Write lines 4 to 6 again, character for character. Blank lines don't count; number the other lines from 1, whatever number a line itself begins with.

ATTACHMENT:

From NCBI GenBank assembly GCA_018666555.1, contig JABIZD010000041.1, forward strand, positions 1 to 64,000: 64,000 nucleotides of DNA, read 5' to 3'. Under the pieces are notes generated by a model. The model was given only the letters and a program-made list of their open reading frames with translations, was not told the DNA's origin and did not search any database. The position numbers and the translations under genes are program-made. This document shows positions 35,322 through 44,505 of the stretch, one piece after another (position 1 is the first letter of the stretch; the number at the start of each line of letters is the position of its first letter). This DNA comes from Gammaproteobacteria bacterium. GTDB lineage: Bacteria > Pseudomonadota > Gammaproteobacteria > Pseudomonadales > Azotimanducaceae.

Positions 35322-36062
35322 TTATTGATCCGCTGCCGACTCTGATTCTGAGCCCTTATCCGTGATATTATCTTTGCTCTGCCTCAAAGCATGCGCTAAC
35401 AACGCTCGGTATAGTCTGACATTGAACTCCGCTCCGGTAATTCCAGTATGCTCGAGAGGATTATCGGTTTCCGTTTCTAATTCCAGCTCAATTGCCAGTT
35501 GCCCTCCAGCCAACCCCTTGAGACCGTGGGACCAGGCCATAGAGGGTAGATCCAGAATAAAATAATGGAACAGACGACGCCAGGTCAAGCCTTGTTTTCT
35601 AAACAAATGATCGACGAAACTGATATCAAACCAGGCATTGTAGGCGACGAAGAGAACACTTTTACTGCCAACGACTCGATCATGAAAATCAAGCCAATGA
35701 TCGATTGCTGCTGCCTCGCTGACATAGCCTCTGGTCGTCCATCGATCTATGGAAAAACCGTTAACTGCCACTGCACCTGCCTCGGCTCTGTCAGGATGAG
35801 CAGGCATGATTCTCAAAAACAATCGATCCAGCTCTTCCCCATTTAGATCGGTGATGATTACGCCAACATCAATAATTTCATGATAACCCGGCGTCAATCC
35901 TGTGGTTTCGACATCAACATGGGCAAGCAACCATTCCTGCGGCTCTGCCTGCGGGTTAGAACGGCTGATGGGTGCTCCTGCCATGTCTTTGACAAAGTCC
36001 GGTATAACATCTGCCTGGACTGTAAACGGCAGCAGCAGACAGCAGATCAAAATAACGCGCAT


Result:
35401 AACGCTCGGTATAGTCTGACATTGAACTCCGCTCCGGTAATTCCAGTATGCTCGAGAGGATTATCGGTTTCCGTTTCTAATTCCAGCTCAATTGCCAGTT
35501 GCCCTCCAGCCAACCCCTTGAGACCGTGGGACCAGGCCATAGAGGGTAGATCCAGAATAAAATAATGGAACAGACGACGCCAGGTCAAGCCTTGTTTTCT
35601 AAACAAATGATCGACGAAACTGATATCAAACCAGGCATTGTAGGCGACGAAGAGAACACTTTTACTGCCAACGACTCGATCATGAAAATCAAGCCAATGA